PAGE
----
Showing additional layers
This guide will:
- Explain what layers are
- Walk you through how to use them to improve your visualization
Here at Social Explorer, we focus on providing our customers with the latest data and state-of-the-art visualization tools. This includes endless customization options, such as predefined and custom color palettes, various visualization types, and map view modes. In addition to tweaking colors and choosing the visualization type that works best for your data, you can customize the map itself by enabling or disabling different layers.
Layers behave a lot like transparent sheets of plastic stacked on top of each other. Each layer contains distinct types of objects, whether it’s data, lines, label, or other shapes.
Certain layers are enabled automatically
Social Explorer includes dozens of layers: everything from the world continents and water area labels to world capitals and countries. However, always displaying all the layers would make any visualization come across as pretty cluttered. This is why Social Explorer is set up to display certain layers only at particular zoom levels.
For example, when viewing the United States map, the default geography level is state. However, as you zoom in, other layers will be displayed. If you zoom to level 5, you’ll see the county borders. In this case, county borders are a separate layer which becomes activated as you zoom in. State borders, on the other hand, get disabled. Other examples of layers that are automatically displayed are county labels and landmarks, among others.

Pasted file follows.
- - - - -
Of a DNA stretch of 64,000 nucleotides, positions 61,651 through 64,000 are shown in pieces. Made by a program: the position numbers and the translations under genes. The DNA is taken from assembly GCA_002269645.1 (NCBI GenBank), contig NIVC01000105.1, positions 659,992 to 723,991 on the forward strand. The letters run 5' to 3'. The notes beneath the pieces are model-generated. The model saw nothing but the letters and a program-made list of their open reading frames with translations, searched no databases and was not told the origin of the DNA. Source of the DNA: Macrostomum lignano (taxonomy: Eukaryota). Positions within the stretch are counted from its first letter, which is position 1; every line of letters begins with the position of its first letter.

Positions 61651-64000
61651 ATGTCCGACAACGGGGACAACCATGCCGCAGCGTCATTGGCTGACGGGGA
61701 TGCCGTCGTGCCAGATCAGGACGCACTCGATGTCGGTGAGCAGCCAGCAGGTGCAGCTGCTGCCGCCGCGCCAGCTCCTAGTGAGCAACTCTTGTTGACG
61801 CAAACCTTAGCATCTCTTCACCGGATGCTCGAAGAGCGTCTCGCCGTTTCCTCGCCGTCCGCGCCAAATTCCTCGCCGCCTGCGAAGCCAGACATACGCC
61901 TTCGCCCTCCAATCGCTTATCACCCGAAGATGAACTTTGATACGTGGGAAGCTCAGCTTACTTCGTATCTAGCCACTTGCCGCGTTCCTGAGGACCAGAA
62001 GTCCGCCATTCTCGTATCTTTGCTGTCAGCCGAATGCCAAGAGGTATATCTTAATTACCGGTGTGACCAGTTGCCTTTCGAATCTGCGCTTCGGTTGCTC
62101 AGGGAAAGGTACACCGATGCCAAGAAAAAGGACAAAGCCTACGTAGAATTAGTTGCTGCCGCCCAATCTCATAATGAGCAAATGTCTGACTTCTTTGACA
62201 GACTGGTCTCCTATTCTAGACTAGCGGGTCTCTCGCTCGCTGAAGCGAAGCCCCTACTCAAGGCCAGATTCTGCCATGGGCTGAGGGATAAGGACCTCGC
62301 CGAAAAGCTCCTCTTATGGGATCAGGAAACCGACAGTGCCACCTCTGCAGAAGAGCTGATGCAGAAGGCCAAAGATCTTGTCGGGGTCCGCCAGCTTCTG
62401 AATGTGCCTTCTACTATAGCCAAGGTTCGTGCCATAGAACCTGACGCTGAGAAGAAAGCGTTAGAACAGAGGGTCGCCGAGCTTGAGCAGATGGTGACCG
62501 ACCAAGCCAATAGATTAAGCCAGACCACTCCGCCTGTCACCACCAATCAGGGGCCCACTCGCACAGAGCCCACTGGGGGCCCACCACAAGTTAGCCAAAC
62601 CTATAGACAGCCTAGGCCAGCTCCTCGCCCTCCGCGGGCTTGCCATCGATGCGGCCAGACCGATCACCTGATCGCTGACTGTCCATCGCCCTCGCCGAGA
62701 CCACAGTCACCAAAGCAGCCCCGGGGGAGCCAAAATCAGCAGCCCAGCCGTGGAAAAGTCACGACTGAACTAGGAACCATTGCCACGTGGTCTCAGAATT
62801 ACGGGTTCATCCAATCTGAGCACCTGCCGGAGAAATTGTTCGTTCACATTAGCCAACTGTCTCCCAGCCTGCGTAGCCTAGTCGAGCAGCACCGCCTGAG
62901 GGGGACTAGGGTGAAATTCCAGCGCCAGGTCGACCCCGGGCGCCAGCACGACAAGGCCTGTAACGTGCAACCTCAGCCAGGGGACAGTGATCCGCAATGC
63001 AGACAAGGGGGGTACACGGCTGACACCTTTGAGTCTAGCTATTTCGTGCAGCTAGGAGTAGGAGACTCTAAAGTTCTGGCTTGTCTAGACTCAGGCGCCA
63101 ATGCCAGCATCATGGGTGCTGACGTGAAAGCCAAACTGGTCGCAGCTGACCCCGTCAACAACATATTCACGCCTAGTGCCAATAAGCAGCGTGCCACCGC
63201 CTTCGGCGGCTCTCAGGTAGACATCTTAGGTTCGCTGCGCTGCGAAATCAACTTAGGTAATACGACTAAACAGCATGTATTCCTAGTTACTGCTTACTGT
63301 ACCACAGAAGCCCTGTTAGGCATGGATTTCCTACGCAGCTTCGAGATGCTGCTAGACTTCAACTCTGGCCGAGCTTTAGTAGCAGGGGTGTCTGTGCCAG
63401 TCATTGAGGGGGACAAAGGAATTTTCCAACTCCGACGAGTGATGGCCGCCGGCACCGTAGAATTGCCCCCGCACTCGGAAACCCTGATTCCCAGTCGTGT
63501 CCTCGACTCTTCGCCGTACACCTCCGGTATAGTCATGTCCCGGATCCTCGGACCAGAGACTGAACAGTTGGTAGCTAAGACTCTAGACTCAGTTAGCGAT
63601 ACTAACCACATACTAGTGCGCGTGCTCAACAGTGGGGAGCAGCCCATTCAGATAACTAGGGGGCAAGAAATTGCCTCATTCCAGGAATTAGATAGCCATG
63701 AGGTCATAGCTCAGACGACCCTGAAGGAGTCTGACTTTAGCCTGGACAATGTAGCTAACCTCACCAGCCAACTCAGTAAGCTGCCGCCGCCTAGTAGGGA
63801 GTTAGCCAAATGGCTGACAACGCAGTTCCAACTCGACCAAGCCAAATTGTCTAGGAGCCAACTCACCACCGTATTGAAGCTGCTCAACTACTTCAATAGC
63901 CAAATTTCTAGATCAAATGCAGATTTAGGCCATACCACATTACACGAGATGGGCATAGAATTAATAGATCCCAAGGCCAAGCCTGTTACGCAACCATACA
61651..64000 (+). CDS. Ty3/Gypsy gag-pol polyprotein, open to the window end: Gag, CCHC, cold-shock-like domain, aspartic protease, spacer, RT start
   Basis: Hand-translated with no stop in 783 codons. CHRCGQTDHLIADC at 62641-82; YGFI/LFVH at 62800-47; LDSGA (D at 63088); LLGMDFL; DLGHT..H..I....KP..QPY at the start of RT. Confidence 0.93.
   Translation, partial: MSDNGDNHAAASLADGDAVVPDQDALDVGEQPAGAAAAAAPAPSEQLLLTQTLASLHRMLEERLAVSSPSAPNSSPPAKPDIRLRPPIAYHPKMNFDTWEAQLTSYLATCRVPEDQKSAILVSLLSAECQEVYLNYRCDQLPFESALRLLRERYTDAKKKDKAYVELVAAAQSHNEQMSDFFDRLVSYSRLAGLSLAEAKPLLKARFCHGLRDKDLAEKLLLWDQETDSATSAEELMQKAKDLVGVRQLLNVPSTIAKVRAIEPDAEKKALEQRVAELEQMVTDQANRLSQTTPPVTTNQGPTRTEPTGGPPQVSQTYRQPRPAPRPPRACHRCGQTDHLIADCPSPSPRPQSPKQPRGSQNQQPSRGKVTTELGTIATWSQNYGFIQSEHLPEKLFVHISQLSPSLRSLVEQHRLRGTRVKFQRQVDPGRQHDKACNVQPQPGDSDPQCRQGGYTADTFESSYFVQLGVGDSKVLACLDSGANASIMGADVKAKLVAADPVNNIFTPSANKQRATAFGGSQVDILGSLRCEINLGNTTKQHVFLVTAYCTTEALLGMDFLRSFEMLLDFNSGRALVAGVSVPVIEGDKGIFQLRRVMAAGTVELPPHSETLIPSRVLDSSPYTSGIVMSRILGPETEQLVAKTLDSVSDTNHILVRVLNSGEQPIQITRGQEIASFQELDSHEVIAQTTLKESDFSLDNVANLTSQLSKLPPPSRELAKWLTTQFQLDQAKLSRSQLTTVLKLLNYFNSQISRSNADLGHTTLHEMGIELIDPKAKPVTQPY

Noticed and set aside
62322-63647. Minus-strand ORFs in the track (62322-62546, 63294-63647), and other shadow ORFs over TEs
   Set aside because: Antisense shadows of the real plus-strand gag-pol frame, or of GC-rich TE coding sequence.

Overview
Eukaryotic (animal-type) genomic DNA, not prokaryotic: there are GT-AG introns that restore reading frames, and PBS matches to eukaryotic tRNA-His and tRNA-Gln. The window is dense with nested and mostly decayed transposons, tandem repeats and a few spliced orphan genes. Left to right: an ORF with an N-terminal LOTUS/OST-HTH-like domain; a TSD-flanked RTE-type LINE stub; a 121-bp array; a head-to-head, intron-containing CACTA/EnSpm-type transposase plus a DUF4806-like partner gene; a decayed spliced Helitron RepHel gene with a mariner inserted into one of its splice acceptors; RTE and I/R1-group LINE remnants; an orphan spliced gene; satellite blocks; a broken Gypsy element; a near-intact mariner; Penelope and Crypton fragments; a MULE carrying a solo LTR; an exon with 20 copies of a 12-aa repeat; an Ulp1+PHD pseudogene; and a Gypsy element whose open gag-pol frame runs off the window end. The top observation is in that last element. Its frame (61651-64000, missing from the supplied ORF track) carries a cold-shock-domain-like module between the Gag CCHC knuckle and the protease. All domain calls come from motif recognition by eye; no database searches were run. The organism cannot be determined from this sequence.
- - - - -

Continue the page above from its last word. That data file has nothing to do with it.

We’ve updated our platform to include many new and interesting map layers, enhancing your data analysis experience. Head over to our layer library on Social Explorer and explore a wide range of additional layers including Historic Places, Environmental Health Index, Wildfire Potential and many more!
Manually enable geographies
You can manually change the geography level for which data is displayed. For example, here’s what you need to do if you want to display household income per census tract. First, let’s select the variable.
- IIn the Change data menu, click Change data.
- Select Income (ACS 2017 5-Year Estimates) from the Categories tab.
- Scroll down to the section called Household Income (In 2017 Inflation Adjusted Dollars) – Cumulative (More).
- Click More than $60,000.
At this point, the variable is displayed at the state level. Let’s switch it up a bit without scrolling.
- Click Change geography level in the Change data menu.
- Select Census Tract from the geography level dropdown menu.
You’ve probably noticed by now that the data is loaded for each tract, and as you move around the cursor, the tooltip displays the tract information. However, because we still haven’t zoomed in enough, the layer with the census tract borders is yet to be displayed. It is only after you’ve zoomed in above zoom level 9 that the thin white lines representing tract borders will be displayed.
Furthermore, there are certain layers which Social Explorer will never display by default, regardless of how much you zoom in. For example, census tract names is one of those layers. To display census tract labels, follow these steps:
- In the Change data menu, click the menu button .
- Select Map layers.
- Scroll down to Labels: Census Tracts and check the box next to it to enable the layer.
- Click on the X symbol to close the Map layers panel.
Census tract labels are visible only on zoom level 10 or higher.
To upload your data or turn on satellite view, navigate to the Map layers option. To learn more about uploading your data, read this guide. To learn how to turn on satellite view, check out this guide.
There are dozens of other layers in the Map layers settings which you can show or hide, but keep in mind that certain layers, even when enabled in the Map layers settings, will become visible only at a certain zoom level. Another example of such layers, apart from tract labels, is ZCTA5 borders, which appear only at zoom level 9 and beyond.